This study provides evidence regarding the level of ethical cognition of business students at the entry to college as compared to a national norm. It also provides comparative evidence on the effects of group versus individual ethical cognition upon completion of a business ethics course. The Principled Score (P-score) from the Defining Issues Test (DIT) was used to measure the ethical cognition of a total sample of 301 business students (273 entering students plus 28 students in a business ethics course). (...) The results indicate that (1) business students are not significantly different from the national norms at entry to college and (2) group reasoning helps male students improve their P-scores significantly in the business ethics course at a loss of P-score (albeit not statistically significant) for female students. (shrink)
We study the equilibrium behavior of informed traders interacting with market scoring rule (MSR) market makers. One attractive feature of MSR is that it is myopically incentive compatible: it is optimal for traders to report their true beliefs about the likelihood of an event outcome provided that they ignore the impact of their reports on the profit they might garner from future trades. In this paper, we analyze non-myopic strategies and examine what information structures lead to truthful betting by traders. (...) Specifically, we analyze the behavior of risk-neutral traders with incomplete information playing in a dynamic game. We consider finite-stage and infinite-stage game models. For each model, we study the logarithmic market scoring rule (LMSR) with two different information structures: conditionally independent signals and (unconditionally) independent signals. In the finite-stage model, when signals of traders are independent conditional on the state of the world, truthful betting is a Perfect Bayesian Equilibrium (PBE). Moreover, it is the unique Weak Perfect Bayesian Equilibrium (WPBE) of the game. In contrast, when signals of traders are unconditionally independent, truthful betting is not a WPBE. In the infinite-stage model with unconditionally independent signals, there does not exist an equilibrium in which all information is revealed in a finite amount of time. We propose a simple discounted market scoring rule that reduces the opportunity for bluffing strategies. We show that in any WPBE for.. (shrink)
Benjamin S. Bloom and a large committee of educators did extensive research to develop a taxonomy of global educational goals and of ways to measure their achievement in the classroom. The result was a taxonomy of three domains: Cognitive, Affective, and Motor Skills. This paper examines the cognitive and affective domains and applies them to teaching business ethics. Each of the six levels of the cognitive domain is explained. A six-step case method model is used to illustrate how the six (...) cognitive levels might be used and tested in the classroom. The five levels of the affective domain are also described. They are illustrated behaviorally in terms of a student's increasing interest, motivation and commitment to business ethics. (shrink)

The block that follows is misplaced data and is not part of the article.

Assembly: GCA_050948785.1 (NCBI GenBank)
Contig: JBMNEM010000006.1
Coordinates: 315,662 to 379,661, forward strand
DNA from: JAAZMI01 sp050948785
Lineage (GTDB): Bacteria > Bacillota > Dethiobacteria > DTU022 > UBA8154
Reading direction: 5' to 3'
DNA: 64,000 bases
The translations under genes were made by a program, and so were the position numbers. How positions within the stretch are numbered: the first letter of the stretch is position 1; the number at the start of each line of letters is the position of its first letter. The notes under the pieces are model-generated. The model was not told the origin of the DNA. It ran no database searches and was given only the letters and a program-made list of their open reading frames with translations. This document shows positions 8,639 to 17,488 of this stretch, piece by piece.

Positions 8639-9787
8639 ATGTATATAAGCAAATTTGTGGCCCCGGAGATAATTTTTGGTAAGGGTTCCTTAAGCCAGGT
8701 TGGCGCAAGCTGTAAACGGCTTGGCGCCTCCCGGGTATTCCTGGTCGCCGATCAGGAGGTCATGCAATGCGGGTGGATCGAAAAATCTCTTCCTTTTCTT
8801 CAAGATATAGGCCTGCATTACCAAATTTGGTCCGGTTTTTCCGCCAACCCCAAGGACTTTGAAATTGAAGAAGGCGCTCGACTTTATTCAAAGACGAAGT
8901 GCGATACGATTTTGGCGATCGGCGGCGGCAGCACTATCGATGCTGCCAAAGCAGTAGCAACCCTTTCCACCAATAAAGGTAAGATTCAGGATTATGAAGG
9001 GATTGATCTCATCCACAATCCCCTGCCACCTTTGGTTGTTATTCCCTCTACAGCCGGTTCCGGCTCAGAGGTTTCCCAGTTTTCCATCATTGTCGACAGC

What follows is a brief description of the origin and development, results, and future plans of the Gadfly Business Ethics Project at Bentley College.Viewing himself as selected by the god to be a gadfly to sting the great and noble but sluggish horse, the city of Athens, Socrates says.
Technology has expanded genomic research and the complexity of extracted gene-related information. Health-related genomic incidental findings pose new dilemmas for nurse researchers regarding the ethical application of disclosure to participants. Consequently, informed consent specific to incidental findings is recommended. Critical Social Theory is used as a guide in recognition of the changing meaning of informed consent and to serve as a framework to inform nursing of the ethical application of disclosure consent in genomic nursing research practices.
To date the teaching of business ethics has been examined from the descriptive, prescriptive, and analytical perspectives. The descriptive perspective has reviewed the existence of ethics courses (e.g., Schoenfeldtet al., 1991; Bassiry, 1990; Mahoney, 1990; Singh, 1989), their historical development (e.g., Sims and Sims, 1991), and the format and syllabi of ethics courses (e.g., Hoffman and Moore, 1982). Alternatively, the prescriptive literature has centred on the pedagogical issues of teaching ethics (e.g., Hunt and Bullis, 1991; Strong and Hoffman, 1990; (...) class='Hi'>Reeves, 1990; Castro, 1989; George, 1987; Golenet al., 1985) and in providing recommendations for teachers of business ethics (e.g., Nappi, 1990; Hosmer and Steneck, 1989). From the analytical perspective judgments have been made as to whether courses in ethics are in fact effective in achieving value and attitudinal modifications in students (e.g., Loeb, 1991; Weber, 1990; Wynd and Mager, 1989; Pamental, 1989; Martin, 1982; Purcell, 1977). The evidence to date suggests that courses can be a means of achieving ethical awareness and sensitivity in students although it should be recognized that significant objections to the teaching of business ethics do exist and greatly inhibit their successful introduction. This paper addresses a number of the common objections to the teaching of business ethics that must be overcome if ethical programs are to continue in the future, and concludes with recommendations to facilitate the establishment of ethical training in an academic context. (shrink)